A Physician on the Nile: A Description of Egypt and Journal of the Famine Years (NYU Press, 2021) is a unique text that will fascinate specialists and general readers alike. Written by the polymath and physician ʿAbd al-Laṭīf al-Baghdādī, and intended for the Abbasid caliph al-Nāṣir (r. 1180-1225 CE), the first part of the book offers detailed descriptions of Egypt’s geography, plants, animals, and local cuisine, including a recipe for a giant picnic pie made with three entire roast lambs and dozens of chickens. ʿAbd al-Laṭīf’s text is also a pioneering work of ancient Egyptology, with detailed observations of Pharaonic monuments, sculptures, and mummies. An early and ardent champion of archaeological conservation, ʿAbd al-Laṭīf condemns the vandalism wrought by tomb-robbers and notes with distaste that Egyptian grocers price their goods with labels written on recycled mummy-wrappings. The book’s second half relates his horrific eyewitness account of the great famine that afflicted Egypt in the years 597–598/1200–1202. ʿAbd al-Laṭīf was a keen observer of humanity, and he offers vivid first-hand depictions of starvation, cannibalism, and a society in moral free-fall.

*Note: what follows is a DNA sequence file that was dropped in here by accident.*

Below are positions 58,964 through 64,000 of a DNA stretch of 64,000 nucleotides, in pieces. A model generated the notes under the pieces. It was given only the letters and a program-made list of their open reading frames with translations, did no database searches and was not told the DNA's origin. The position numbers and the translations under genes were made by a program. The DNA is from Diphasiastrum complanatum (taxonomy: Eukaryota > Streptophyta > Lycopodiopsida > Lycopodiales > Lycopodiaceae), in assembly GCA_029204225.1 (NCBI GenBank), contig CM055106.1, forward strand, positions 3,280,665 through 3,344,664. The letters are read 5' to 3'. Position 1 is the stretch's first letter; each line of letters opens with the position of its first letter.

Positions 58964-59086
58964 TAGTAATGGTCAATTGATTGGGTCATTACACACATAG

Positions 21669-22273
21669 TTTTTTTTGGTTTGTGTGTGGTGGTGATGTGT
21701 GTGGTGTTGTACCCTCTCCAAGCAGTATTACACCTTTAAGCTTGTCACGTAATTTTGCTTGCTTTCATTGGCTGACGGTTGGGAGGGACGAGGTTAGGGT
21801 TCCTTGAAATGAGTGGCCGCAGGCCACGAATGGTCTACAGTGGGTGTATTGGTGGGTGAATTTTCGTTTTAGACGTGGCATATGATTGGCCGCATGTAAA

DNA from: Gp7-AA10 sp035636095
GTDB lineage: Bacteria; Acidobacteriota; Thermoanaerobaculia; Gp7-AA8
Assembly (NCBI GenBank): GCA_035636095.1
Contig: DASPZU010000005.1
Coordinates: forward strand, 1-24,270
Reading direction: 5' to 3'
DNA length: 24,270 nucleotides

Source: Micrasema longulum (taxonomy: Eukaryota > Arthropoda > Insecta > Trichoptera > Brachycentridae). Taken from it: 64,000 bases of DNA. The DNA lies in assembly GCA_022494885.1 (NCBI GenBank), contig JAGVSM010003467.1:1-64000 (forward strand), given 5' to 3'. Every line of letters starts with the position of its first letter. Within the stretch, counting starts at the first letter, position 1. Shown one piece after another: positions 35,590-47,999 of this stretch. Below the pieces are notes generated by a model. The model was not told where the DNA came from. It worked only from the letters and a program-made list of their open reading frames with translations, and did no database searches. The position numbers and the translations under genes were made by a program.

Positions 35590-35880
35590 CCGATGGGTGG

At times funny and witty, at others poignant and harrowing, al-Baghdadi's voice is rendered through the expert translation of Tim Mackintosh-Smith, a travel writer and Arabist who has been based in Sana'a, Yemen, for four decades. In this interview we discuss the art of translating a text for a modern audience, and explore this fascinating text, published in a bilingual Arabic-English version by the Library of Arabic Literature (New York University Press, 2021), which is distinguished by the acute, humane, and ever-curious mind of its author.
Christopher S Rose is a social historian of medicine focusing on Egypt and the Eastern Mediterranean in the 19th and 20th century based in Austin, Texas.